In my last message, I discussed some of the impediments to including instrumental music in worship. However, the practice is not entirely alien to traditional Jewish life, and so the arguments in favor of permitting it are worth acknowledging as well.
The Committee on Jewish Law and Standards ruled many years ago that the use of an organ in a traditional synagogue on Shabbat was permissible. It debated whether the organist should be a non-Jew (on the theory that non-Jews could perform certain labors) or a Jew (on the theory that, as part of worship, only Jews should participate). Permission was granted to both perspectives. On the basis of that teshuvah, the CJLS also permitted the use of guitars during Shabbat services. However, the ruling applied only to the use of instruments to accompany services, not to provide entertainment at social gatherings on Shabbat.
Did the action of the CJLS in 1958 reflect the desire or the practice of Conservative congregations? While many people see a dividing line between Reform and Conservative worship on this question, it is noteworthy that Adas Israel in Washington and Gomley Chessed in Portsmouth are two Conservative congregations in our region which incorporated organ music before the responsum was issued. I suspect that the phenomenon was more usual than we think.
I am also certain that much contemporary resistance to the use of organ music stems from our inclination to distinguish between church and synagogue practices. If non-Jews use musical instruments in services, then we will not. Indeed, there is much to be said for a capella singing as a vehicle for engagement in prayer; it is hard to overcome the desire to devote some portion of our concentration to the virtuosity (or lack thereof) of the instrumental musician who accompanies worship.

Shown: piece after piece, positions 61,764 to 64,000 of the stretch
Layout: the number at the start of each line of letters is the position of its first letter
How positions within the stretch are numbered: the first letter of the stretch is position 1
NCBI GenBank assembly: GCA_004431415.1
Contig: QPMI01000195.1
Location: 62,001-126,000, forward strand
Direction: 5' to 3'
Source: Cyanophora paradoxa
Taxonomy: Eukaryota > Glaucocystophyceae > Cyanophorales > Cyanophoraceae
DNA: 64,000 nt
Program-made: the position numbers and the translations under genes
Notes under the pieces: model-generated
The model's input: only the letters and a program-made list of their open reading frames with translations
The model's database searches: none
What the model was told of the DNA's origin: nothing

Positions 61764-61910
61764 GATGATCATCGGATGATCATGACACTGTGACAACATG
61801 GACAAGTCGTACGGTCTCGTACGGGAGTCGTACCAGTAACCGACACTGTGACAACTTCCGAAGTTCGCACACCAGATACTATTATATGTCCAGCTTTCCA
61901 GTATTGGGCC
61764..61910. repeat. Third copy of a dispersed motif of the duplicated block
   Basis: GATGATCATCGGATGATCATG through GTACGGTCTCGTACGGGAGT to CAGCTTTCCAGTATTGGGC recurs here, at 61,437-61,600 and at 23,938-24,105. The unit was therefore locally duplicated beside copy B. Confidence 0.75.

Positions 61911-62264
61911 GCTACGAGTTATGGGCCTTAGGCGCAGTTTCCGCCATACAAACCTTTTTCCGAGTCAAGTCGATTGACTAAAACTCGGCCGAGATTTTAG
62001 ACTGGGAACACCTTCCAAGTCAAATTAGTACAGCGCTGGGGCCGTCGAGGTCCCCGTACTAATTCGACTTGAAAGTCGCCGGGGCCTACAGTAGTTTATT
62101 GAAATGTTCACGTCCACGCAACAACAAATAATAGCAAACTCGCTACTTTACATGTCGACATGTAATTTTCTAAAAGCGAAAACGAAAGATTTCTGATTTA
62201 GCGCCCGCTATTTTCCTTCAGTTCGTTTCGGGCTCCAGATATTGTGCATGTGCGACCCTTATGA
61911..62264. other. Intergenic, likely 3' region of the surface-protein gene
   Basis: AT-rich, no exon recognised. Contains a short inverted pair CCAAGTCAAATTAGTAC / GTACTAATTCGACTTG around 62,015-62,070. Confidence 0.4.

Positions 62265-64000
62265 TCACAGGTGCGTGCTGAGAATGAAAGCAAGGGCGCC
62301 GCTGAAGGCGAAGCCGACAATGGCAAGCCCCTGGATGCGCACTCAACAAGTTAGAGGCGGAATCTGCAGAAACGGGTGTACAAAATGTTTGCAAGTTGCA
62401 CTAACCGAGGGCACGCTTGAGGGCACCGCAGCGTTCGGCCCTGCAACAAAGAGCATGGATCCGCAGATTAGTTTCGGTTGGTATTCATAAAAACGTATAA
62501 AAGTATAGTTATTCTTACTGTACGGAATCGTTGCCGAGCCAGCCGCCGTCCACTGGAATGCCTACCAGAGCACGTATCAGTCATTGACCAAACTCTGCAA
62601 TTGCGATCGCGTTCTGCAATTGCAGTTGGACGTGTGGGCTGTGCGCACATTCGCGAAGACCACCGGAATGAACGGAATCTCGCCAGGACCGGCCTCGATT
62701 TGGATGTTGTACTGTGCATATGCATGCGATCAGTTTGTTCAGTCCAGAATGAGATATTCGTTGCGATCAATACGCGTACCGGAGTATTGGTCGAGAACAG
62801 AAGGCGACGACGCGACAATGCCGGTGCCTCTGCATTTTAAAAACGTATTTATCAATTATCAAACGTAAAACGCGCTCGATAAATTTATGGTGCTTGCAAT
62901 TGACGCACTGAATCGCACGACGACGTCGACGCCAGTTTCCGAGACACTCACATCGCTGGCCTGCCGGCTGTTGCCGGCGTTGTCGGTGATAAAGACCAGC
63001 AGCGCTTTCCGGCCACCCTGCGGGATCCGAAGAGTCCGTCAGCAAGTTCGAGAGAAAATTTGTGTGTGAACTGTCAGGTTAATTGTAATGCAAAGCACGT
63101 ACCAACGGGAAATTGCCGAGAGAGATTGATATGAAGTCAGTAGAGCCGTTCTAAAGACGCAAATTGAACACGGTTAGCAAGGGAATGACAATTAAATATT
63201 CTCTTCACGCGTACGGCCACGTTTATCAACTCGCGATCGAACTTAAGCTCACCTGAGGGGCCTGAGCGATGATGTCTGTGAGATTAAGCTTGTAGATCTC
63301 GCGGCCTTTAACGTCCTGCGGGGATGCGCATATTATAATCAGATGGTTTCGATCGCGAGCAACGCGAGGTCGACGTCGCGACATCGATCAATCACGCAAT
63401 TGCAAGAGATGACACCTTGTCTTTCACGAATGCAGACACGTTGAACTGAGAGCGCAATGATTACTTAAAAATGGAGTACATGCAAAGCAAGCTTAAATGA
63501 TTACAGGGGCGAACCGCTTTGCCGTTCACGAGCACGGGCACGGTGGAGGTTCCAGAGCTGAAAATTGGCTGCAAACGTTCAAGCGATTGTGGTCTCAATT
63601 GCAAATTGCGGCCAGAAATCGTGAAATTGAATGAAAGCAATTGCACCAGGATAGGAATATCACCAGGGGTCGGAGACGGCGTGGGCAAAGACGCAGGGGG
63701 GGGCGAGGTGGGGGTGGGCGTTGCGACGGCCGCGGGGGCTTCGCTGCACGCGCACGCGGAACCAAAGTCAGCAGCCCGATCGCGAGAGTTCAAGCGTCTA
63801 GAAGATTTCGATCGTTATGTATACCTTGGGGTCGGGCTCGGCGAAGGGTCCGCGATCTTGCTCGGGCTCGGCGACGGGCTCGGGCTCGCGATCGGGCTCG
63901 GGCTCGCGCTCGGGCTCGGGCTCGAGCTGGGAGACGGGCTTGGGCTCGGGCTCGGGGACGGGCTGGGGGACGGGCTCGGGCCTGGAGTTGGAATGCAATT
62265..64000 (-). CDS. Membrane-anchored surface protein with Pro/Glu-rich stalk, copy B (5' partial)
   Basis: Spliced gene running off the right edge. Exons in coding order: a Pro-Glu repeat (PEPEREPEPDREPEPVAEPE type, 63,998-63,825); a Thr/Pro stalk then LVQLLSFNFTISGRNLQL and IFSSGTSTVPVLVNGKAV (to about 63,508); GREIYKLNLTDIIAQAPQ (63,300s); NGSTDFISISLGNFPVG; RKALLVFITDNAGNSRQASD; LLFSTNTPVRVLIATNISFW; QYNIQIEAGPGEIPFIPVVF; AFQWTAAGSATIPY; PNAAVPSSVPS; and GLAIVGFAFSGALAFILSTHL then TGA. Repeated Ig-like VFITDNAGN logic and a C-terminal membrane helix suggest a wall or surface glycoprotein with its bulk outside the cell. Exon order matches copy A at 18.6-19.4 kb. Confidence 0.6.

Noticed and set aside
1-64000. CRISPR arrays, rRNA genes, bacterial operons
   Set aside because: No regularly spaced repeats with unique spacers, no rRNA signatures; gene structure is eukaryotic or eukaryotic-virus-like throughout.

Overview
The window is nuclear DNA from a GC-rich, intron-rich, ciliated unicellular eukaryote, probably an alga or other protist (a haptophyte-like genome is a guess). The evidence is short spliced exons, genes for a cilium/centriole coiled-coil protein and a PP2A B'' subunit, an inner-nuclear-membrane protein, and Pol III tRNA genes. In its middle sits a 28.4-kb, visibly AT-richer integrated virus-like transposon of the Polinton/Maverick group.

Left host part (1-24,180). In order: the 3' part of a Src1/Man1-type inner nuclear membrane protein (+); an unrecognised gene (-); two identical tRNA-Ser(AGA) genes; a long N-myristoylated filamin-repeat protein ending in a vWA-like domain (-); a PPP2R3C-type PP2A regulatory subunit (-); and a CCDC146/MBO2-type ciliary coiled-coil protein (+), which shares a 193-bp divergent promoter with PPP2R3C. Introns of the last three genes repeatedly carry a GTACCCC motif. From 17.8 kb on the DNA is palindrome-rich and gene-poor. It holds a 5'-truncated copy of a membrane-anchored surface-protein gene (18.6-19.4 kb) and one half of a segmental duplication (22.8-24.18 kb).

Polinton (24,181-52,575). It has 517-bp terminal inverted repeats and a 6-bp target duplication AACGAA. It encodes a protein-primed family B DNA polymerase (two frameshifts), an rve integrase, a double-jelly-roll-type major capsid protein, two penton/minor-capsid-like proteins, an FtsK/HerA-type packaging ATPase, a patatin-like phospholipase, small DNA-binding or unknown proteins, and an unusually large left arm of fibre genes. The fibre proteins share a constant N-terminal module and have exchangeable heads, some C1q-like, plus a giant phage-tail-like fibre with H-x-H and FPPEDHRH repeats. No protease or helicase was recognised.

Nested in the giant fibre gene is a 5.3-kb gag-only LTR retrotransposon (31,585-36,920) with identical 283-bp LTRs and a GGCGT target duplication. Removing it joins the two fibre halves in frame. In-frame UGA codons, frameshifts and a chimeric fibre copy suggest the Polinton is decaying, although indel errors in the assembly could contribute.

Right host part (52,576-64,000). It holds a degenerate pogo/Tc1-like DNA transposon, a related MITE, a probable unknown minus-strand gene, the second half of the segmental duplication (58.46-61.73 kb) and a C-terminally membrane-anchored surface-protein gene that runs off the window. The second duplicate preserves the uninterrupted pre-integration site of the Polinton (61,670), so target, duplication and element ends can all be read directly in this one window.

None of the above arguments in favor have the passion of the arguments against. Still, the decision to employ instruments should not rest on passion, but on logic: are you persuaded that there is legitimate reason to disallow? If the answer is “yes,” then, in spite of personal inclinations to the contrary, we should not employ instruments. If the answer is “no,” then, in spite of personal inclinations, we should at the very least hold open the opportunity for those who would find musical accompaniment an enhancement.
We will discuss this question at Shabbat evening services this fall, after the arrival of our new chazzan, the wonderful Elisheva Dienstfrey. Her guidance, as our resident expert in the field of music and Jewish tradition, will be invaluable. Until then, I encourage you to examine the issues with mind and heart.
One compromise is worth highlighting. The medieval authority on the prayer book and worship practice was Rabbi Jacob Molin (no relation). At his synagogue, the practice was to accompany the psalms of Kabbalat Shabbat with instruments before the onset of candle-lighting. After thus reciting through the Psalm for Shabbat, the instruments were set aside, the psalm was repeated, and the rest of the service was conducted on the strength of the spirit of the congregation.